Spoofing modules used to perform Man-in-the-Middle attacks:

What is a MITM Attack?

According to Wikipedia:

In cryptography and computer security, a man-in-the-middle attack (often abbreviated to MITM, MitM, MIM, MiM attack or MITMA) is an attack where the attacker secretly relays and possibly alters the communication between two parties who believe they are directly communicating with each other. Man-in-the-middle attacks can be thought about through a chess analogy. Mallory, who barely knows how to play chess, claims that she can play two grandmasters simultaneously and either win one game or draw both. She waits for the first grandmaster to make a move and then makes this same move against the second grandmaster. When the second grandmaster responds, Mallory makes the same play against the first. She plays the entire game this way and cannot lose. A man-in-the-middle attack is a similar strategy and can be used against many cryptographic protocols. One example of man-in-the-middle attacks is active eavesdropping, in which the attacker makes independent connections with the victims and relays messages between them to make them believe they are talking directly to each other over a private connection, when in fact the entire conversation is controlled by the attacker. The attacker must be able to intercept all relevant messages passing between the two victims and inject new ones. This is straightforward in many circumstances; for example, an attacker within reception range of an unencrypted Wi-Fi wireless access point, can insert himself as a man-in-the-middle.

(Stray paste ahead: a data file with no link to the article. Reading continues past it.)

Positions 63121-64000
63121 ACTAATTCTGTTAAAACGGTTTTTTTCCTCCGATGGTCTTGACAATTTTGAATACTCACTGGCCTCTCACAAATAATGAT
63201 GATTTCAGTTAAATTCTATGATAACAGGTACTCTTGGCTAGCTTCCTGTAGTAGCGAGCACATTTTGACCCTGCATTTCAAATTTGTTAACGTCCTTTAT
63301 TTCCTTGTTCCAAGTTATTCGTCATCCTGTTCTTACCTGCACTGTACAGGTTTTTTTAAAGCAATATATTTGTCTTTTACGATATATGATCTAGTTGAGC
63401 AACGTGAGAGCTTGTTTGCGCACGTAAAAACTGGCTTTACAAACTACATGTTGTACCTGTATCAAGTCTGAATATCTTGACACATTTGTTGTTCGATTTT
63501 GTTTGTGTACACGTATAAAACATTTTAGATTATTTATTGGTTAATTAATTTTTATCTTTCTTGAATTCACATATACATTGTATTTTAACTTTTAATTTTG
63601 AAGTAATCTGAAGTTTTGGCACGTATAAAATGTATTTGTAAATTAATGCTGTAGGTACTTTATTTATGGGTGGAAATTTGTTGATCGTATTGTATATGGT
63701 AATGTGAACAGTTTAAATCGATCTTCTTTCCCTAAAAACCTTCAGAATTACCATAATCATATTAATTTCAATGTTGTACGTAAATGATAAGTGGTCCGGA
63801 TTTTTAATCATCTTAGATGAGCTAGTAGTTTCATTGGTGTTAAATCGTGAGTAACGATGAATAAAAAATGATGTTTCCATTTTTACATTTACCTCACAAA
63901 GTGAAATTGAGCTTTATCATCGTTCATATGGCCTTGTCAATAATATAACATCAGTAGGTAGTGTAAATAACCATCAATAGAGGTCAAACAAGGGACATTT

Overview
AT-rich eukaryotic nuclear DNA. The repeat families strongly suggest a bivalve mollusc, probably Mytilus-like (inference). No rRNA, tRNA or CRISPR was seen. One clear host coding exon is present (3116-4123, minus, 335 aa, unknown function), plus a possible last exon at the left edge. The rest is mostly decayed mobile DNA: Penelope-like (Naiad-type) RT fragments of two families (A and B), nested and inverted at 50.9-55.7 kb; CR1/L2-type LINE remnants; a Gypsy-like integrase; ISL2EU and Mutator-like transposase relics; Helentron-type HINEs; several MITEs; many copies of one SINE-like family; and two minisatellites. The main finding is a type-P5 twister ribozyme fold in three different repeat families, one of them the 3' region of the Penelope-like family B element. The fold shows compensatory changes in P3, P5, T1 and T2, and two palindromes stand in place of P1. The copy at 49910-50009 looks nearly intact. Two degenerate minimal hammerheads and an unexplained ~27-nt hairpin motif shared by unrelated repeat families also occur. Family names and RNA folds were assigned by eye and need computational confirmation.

This is quite a generic description, mostly because ( if we’re talking about network MITM attacks ), the logic and details heavily rely on the technique being used ( more in the spoofing section ).

Nevertheless we can simplify the concept with an example. When you connect to some network ( your home network, some public WiFi, StarBucks, etc ), the router/switch is responsible for forwarding all of your packets to the correct destination, during a MITM attack we “force” the network to consider our device as the router ( we “spoof” the original router/switch address in some way ):


Once this happens, all of the network traffic goes through your computer instead of the legit router/switch and at that point you can do pretty much everything you want, from just sniffing for specific data ( emails, passwords, cookies, etc of other people on your network ) to actively intercepting and proxying all the requests of some specific protocol in order to modify them on the fly ( you can, for instance, replace all images of all websites being visited by everyone, kill connections, etc ).